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Fiona Nicolson

Bill Cosby released from jail. How this affects survivors of sexual trauma.

Posted on 08 July 2021

The recent release of Bill Cosby from jail was unexpected. For many people who have suffered sexual assault and are trying to overcome the trauma and get on with their lives, it felt devastating.

I have seen the results in my own clinics in central London and in Henley on Thames. We live in such a connected world that what happens to an actor in the USA, who was best known for appearing in an American soap opera many years ago, can have an impact on survivors of sexual assault in the UK. Hence why I am addressing the issue in my blog this month.

What the legal system says to victims

I am not going to go into the technical details of the case which lead to the release of Bill Cosby. They are very complex and I am not qualified, to put it mildly, to start delving into the deeper reaches of the American legal system. But there are a couple of points worth mentioning because they do reflect general issues that people experience, especially women, when they report cases of sexual assault and attack.

Andrea Constand, the woman at the centre of one of the accusations against Cosby, claimed that he drugged and then sexually assaulted her, first went to the police with the accusation way back in 2005. The prosecuting lawyer dealing with the case declined to pursue the case saying her evidence was not strong enough. After a number of twists and turns and deals, the prosecuting lawyers offered immunity to Cosby if he would testify in a civil case bought by Andrea Constand. It is this offer of immunity that led to Cosby’s release last month.

The Cosby deal resonates widely

This tale has resonated with many campaigners for the #metoo movement. The top issue mentioned is that complainants or victims are not often believed. Another issue is that suspects are being offered deals which seem to be unlikely to be offered in other, non-sexual cases of serious assault. Then there is the time these cases drag on.

Campaigners say that the Cosby case is just an example of the fact that victims are not central to the process and the fact that women are not always believed when they allege sexual assault. The victims are rarely seen as important people whose lives are hugely affected by the legal process. The Cosby case has been seen as an obvious example of this.

In the Cosby case, Ms. Constand says she knew nothing about any deal or offer of immunity back in 2005. It looks as if she simply was not regarded as significant enough to be informed.

How the Cosby case is affecting those suffering from trauma following sexual assault

Because the Cosby case has been featured highly in the news, and because the outcome has come as a bolt from the blue, the whole thing has been very upsetting for a lot of people. It is upsetting because it seems to reflect, across many countries, a common experience of victims of sexual violence. Not being believed, a lack of support, and the time it takes for any trial to take place are all frequently mentioned as problematic.

Next month I am going to look at the situation in the UK and the alarming decline in the number of rape cases that come to trial. This is a local experience which in a lot of ways seems to reflect the Cosby situation. But for now, I want to turn to the direct fallout of Cosby being released from jail which I have seen in my own clinics.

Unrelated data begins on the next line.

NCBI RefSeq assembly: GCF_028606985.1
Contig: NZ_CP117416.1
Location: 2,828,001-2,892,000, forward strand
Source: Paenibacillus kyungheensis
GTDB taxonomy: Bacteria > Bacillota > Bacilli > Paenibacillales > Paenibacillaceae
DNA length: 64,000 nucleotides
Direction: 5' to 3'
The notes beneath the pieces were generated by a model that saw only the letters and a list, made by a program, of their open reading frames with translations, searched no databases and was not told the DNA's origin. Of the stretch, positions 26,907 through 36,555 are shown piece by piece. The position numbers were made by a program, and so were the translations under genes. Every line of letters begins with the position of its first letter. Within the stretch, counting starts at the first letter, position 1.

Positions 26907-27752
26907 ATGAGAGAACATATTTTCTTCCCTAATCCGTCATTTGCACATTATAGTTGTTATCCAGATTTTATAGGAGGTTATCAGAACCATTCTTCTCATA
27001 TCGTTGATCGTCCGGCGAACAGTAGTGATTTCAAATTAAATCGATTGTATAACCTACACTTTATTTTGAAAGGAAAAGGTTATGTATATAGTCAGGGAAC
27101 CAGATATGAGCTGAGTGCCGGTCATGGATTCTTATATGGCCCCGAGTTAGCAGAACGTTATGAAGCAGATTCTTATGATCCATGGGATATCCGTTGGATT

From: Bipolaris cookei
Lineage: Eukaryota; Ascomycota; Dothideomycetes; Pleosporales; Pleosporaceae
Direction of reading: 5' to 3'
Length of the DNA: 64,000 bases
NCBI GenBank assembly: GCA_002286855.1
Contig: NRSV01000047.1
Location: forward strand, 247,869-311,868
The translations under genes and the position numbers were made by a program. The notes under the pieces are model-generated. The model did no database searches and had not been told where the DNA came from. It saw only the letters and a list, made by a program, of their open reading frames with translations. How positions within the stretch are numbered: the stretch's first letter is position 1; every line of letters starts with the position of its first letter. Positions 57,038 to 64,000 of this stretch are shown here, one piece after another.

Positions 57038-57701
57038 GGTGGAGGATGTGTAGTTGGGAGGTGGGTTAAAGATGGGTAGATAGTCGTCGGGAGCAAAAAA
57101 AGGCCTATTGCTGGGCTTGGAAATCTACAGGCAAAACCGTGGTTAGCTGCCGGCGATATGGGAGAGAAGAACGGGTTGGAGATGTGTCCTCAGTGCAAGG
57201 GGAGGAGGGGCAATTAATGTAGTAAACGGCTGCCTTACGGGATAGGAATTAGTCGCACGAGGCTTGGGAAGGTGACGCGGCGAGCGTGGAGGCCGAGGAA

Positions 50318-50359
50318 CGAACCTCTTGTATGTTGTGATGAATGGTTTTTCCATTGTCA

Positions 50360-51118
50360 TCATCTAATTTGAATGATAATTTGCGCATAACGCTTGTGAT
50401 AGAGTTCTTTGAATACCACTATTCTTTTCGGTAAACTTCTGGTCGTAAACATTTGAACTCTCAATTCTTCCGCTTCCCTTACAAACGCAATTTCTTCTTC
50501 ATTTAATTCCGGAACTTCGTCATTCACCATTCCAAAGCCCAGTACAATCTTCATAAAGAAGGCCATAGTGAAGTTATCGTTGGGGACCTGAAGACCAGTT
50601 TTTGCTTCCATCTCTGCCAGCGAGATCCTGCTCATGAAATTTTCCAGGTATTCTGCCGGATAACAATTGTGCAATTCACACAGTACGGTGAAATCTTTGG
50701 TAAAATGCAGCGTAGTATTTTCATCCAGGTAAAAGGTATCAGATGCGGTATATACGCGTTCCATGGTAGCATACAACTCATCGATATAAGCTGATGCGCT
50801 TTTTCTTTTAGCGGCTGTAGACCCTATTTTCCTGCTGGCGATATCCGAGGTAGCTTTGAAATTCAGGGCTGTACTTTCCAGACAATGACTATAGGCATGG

The difficulty of moving on

One client said to me, ‘these things never end do they?’ I know what she meant. A case that had its roots back when Tony Blair was still Prime Minister and also where the accused had been in jail for some time might have been regarded as over. But suddenly it was not. This resonates with the mental processes so many survivors go through. Things seem okay, life is going on, then suddenly . . . something brings it all back.

Other clients mentioned how the law seems a strange alien process. After all, more than 50 women have accused Cosby of assault, but only a single case came to court. Whatever the legal reasons for this it seems unfair and unjust. It seems to ignore so many victims’ experiences and their absolute right to tell their stories and to be heard.

A perceived power imbalance has also weighed heavily on many of my clients. They saw the fact that a man as rich and famous as Cosby could be convicted as some sort of proof that maybe things were changing to give victims at least a chance of justice. This seems to have now been set back.

Cosby claims that all the events in which he was accused were consensual. But for many women this is just another reflection of a ‘he said’ ‘she said’ world where ‘she said’ is rarely heard.

You can protect yourself and heal

I have no doubt that many victims of sexual assault around the world have been adversely affected by these events. I also worry as there are other high-profile cases of sexual assault scheduled this year which will undoubtedly get extensive coverage in the media and provoke a lot of debate. I know I will be supporting and helping clients affected by hearing about these cases and who feel that all this media noise means they can never move on.

And I want to end on a positive note. With targeted therapy using modern techniques which can help us process bad experiences and feel differently about them, there is hope. These techniques are often effective in just a few therapy sessions, so there can be light at the end of the tunnel. If you feel you are having problems processing and moving on from a trauma caused by sexual assault then contact me. You do not have to keep suffering and I can help you free yourself from the impact of future disappointing news stories and a legal system that often appears so uncaring.

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